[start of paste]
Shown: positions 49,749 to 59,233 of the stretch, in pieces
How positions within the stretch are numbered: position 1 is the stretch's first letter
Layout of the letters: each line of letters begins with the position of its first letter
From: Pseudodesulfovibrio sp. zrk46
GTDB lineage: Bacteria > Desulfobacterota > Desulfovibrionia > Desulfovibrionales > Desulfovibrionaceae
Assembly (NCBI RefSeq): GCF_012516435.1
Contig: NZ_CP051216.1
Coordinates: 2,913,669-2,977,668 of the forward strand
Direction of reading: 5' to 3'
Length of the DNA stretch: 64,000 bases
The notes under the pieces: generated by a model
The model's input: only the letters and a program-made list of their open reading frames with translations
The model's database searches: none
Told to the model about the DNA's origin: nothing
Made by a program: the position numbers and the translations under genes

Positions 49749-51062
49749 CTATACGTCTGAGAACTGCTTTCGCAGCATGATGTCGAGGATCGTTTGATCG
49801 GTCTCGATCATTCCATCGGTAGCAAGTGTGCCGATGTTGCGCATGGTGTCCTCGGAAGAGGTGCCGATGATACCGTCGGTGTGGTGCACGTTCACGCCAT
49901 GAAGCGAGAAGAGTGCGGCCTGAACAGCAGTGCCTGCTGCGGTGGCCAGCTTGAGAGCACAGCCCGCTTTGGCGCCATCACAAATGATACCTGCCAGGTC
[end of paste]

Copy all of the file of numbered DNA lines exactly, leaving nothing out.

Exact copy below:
Shown: positions 49,749 to 59,233 of the stretch, in pieces
How positions within the stretch are numbered: position 1 is the stretch's first letter
Layout of the letters: each line of letters begins with the position of its first letter
From: Pseudodesulfovibrio sp. zrk46
GTDB lineage: Bacteria > Desulfobacterota > Desulfovibrionia > Desulfovibrionales > Desulfovibrionaceae
Assembly (NCBI RefSeq): GCF_012516435.1
Contig: NZ_CP051216.1
Coordinates: 2,913,669-2,977,668 of the forward strand
Direction of reading: 5' to 3'
Length of the DNA stretch: 64,000 bases
The notes under the pieces: generated by a model
The model's input: only the letters and a program-made list of their open reading frames with translations
The model's database searches: none
Told to the model about the DNA's origin: nothing
Made by a program: the position numbers and the translations under genes

Positions 49749-51062
49749 CTATACGTCTGAGAACTGCTTTCGCAGCATGATGTCGAGGATCGTTTGATCG
49801 GTCTCGATCATTCCATCGGTAGCAAGTGTGCCGATGTTGCGCATGGTGTCCTCGGAAGAGGTGCCGATGATACCGTCGGTGTGGTGCACGTTCACGCCAT
49901 GAAGCGAGAAGAGTGCGGCCTGAACAGCAGTGCCTGCTGCGGTGGCCAGCTTGAGAGCACAGCCCGCTTTGGCGCCATCACAAATGATACCTGCCAGGTC